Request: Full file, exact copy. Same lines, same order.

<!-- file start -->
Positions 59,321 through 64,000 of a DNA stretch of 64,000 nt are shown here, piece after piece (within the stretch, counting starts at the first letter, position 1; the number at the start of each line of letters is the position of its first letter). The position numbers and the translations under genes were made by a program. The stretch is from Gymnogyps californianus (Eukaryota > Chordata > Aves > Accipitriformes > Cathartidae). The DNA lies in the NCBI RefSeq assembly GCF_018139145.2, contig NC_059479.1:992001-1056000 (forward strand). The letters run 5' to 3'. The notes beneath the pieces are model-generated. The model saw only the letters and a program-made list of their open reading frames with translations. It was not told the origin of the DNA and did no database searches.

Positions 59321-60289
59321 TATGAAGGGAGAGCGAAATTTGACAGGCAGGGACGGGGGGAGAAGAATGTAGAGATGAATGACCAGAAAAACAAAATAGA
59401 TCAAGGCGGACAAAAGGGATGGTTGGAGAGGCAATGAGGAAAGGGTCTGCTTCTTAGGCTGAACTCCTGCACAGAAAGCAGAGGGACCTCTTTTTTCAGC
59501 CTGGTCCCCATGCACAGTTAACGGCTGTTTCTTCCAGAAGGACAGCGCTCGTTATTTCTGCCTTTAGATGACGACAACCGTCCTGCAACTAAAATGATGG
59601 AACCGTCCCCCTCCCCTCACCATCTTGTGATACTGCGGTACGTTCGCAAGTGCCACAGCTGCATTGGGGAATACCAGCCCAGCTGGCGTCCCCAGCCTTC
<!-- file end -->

Positions 59,321 through 64,000 of a DNA stretch of 64,000 nt are shown here, piece after piece (within the stretch, counting starts at the first letter, position 1; the number at the start of each line of letters is the position of its first letter). The position numbers and the translations under genes were made by a program. The stretch is from Gymnogyps californianus (Eukaryota > Chordata > Aves > Accipitriformes > Cathartidae). The DNA lies in the NCBI RefSeq assembly GCF_018139145.2, contig NC_059479.1:992001-1056000 (forward strand). The letters run 5' to 3'. The notes beneath the pieces are model-generated. The model saw only the letters and a program-made list of their open reading frames with translations. It was not told the origin of the DNA and did no database searches.

Positions 59321-60289
59321 TATGAAGGGAGAGCGAAATTTGACAGGCAGGGACGGGGGGAGAAGAATGTAGAGATGAATGACCAGAAAAACAAAATAGA
59401 TCAAGGCGGACAAAAGGGATGGTTGGAGAGGCAATGAGGAAAGGGTCTGCTTCTTAGGCTGAACTCCTGCACAGAAAGCAGAGGGACCTCTTTTTTCAGC
59501 CTGGTCCCCATGCACAGTTAACGGCTGTTTCTTCCAGAAGGACAGCGCTCGTTATTTCTGCCTTTAGATGACGACAACCGTCCTGCAACTAAAATGATGG
59601 AACCGTCCCCCTCCCCTCACCATCTTGTGATACTGCGGTACGTTCGCAAGTGCCACAGCTGCATTGGGGAATACCAGCCCAGCTGGCGTCCCCAGCCTTC